– If you’re touring with a sound guy, you’ve got to make sure they’re flexible. Today’s digital consoles make it all too tempting to go with what worked last night. Get a sound check, use it, and dial it in. In my case, the band’s talent and effort were incinerated by a db hungry engineer.
I mix live sound. I mix bands with substandard gear who want to be as loud as possible. In my primary venue, I deliver 120db @ 1m. It’s a deep, wooden structure that can take it. If the back, brick wall is 50ft from the array, pay attention! I like it loud, but I don’t want to feel microwaved.

No artist wants to leave the stage to learn that the reason the crowd didn’t connect is because they weren’t given the opportunity to appreciate the full presentation. Keep this in mind – the FOH engineer is, for about an hour, a fully pledged member of the band. Make sure they’re on board.

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Drip – Rock in Progress

February 16, 2011 1 comment

February 9th was a Wednesday.  I’ve got one of those screwed up work schedules that has me off on Tuesday and Wednesday, and I try to get as much as I can out of those precious midweek days.  By Wednesday night, I was still feeling a little low on ROCK, so I put out a call on Facebook…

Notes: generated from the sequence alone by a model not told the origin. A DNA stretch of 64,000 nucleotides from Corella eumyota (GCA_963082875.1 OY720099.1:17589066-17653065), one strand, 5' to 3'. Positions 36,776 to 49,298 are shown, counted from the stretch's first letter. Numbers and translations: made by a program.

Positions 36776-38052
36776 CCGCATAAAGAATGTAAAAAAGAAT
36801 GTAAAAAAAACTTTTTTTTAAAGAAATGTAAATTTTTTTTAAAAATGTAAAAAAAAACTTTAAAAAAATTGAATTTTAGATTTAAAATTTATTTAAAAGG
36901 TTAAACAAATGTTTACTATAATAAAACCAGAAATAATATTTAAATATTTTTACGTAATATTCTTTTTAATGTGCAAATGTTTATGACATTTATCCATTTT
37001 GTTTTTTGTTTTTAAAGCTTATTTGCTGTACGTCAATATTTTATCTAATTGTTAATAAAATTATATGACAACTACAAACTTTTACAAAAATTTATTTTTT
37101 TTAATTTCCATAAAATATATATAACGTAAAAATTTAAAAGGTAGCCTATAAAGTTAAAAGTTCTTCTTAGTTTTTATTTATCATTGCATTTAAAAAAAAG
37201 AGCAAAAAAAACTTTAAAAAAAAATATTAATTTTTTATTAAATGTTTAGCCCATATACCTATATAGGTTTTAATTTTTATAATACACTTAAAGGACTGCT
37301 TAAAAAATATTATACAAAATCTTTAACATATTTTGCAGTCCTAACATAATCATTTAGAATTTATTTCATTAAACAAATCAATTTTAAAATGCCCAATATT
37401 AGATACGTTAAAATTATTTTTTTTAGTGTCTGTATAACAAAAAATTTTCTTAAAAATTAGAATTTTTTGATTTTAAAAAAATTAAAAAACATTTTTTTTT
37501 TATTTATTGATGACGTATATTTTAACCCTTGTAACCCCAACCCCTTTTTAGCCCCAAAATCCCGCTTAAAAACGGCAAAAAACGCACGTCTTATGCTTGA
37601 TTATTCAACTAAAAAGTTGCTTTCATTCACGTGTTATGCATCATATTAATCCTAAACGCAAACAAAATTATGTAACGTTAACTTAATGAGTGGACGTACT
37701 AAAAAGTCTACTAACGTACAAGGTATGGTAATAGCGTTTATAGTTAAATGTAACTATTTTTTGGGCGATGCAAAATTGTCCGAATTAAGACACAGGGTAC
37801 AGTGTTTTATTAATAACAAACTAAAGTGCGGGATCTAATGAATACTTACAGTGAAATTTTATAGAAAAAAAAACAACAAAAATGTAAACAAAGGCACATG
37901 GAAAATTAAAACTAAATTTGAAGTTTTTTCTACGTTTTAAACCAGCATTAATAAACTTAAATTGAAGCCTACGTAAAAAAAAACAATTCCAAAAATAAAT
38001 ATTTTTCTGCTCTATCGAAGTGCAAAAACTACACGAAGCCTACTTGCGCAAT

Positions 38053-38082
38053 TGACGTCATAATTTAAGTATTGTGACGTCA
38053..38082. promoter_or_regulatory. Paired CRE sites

Nice… N8 comes through with a winner.  Drip is a new project by David Traver of Blue Man Group.  I’ve heard about it, but never had a chance to check it out.

The Cameo has plenty of open space, and that’s good.  The stage was in the corner, and a 30′ x 5′ section in the center of the room was blocked off by a clear plastic curtain hanging from the ceiling, along with what looked like blood-bags full of colored sand.  Okaaaaay… See, Drip is intended to be a combination of performance art and music, like Blue Man or Cirque.

The 4 piece band, featuring former members of Orlando locals Social Ghost and Cori Yarckin, takes the stage wearing black swashbuckler outfits.  The first track starts, and the screen to the side of the stage explains the purpose of the track, and hints at what might be going on on stage.  The song (His/Her Story – I think) is VERY simple, alternating between two riffs while building intensity and playing with the time signatures.  The next track, Flash, gives each member of the band some room to show off, but it felt a little awkward.  They finally landed on a solid groove that builds in intensity until the last note.  Again, the audience is trying to visualize the stage show based on basic concepts suggested by the screen.  With little context or lyrics, the music is very simple.  However, all the involuntary head bobbing highlights the simple power of the RIFF.  Eric Lugo’s bass starts off “LMetronome” with thundering darkness that leads to some tasty Foo-type chunky rhythms.  It feels like more of a transitional track that never quite peaks.